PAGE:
The 2017 Technology Survey was conducted in June and July of 2017, and examined how banks strategically approach technology. Bank Director surveyed 145 senior executives—including CEOs, chief information officers and chief technology officers—and independent directors of U.S. banks above $250 million in assets. Technology solutions provider CDW sponsored the survey.

How Poor Communication Practices by Directors Increase Cyber Risk

cyberrisk-10-9-17.pngThe role of a corporate director is continuously expanding, particularly in the banking space. Beyond growing profits, today’s directors are also responsible for ensuring corporate ethics, social responsibility, cybersecurity and more. Unfortunately, many directors are still using their old communication tools. A recent report from the New York Stock Exchange and Diligent found that the communication practices of directors and executives are potentially increasing their company’s level of cyber risk for the sake of personal convenience.

These findings are particularly alarming in the context of recent regulatory pressures on boards to be held accountable for data privacy and cyber breaches—including a recent ruling by the New York State Department of Financial Services applicable to all financial services firms conducting business in New York, and the impending impact of the European Union’s General Data Protection Regulation for every company that serves EU customers. (For further details about the New York regulations, see “New Rules for Financial Firms in New York Put New Onus on Boards.”)

The NYSE/Diligent report noted that while directors and executives have access to sensitive data, they operate with little-to-no direct oversight by the company’s IT/data security teams, and are therefore not restricted to using only secure communication channels when discussing board business. In fact, of the 381 corporate directors of publically traded companies surveyed for the report:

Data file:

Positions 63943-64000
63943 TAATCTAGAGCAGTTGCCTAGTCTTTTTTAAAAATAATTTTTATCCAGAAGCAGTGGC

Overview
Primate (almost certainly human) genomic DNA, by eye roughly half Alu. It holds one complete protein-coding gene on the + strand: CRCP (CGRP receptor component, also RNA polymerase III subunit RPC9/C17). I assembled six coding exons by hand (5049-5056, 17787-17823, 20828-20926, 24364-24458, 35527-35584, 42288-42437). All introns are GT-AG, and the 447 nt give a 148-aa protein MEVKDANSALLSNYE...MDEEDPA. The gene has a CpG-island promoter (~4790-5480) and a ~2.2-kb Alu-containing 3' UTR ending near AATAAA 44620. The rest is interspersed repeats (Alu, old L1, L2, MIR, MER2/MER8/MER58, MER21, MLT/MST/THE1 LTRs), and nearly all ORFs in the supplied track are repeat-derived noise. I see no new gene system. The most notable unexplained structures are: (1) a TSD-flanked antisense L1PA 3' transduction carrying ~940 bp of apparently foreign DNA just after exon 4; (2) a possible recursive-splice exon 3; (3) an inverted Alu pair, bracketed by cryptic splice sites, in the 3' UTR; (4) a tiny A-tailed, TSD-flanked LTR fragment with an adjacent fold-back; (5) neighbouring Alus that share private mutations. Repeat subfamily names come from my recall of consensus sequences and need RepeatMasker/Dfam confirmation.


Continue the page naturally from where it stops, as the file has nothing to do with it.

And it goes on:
• Ninety-two percent use personal email accounts (outside corporate firewalls) at least occasionally to conduct board business.
  • Fifty percent regularly download confidential company documents onto personal devices or computers.
  • Sixty-two percent are not required to undergo cybersecurity training.
  • Forty percent “didn’t know” if the board had ever conducted a security audit.

So what what are some best practices for secure board communication that banks and financial institutions can employ to mitigate cyber risk and prepare their directors and executives to meet the challenge?

Training and Assessments
Cyber threats can change at a moment’s notice, and regulatory requirements in the cybersecurity space continue to evolve. Regular training is imperative for board members, especially experienced directors who need refreshers or may not be aware of the latest risks. Customize the training to include a review of the practices your company expects from directors to ensure they are handling sensitive information appropriately, and continue to revisit these on an annual basis.

Bring the data security team into the boardroom to conduct an audit of directors’ communication practices. By ensuring that directors are handling documents only through secured and encrypted channels, your company can minimize exposure to some of the worst penalties of the new regulations.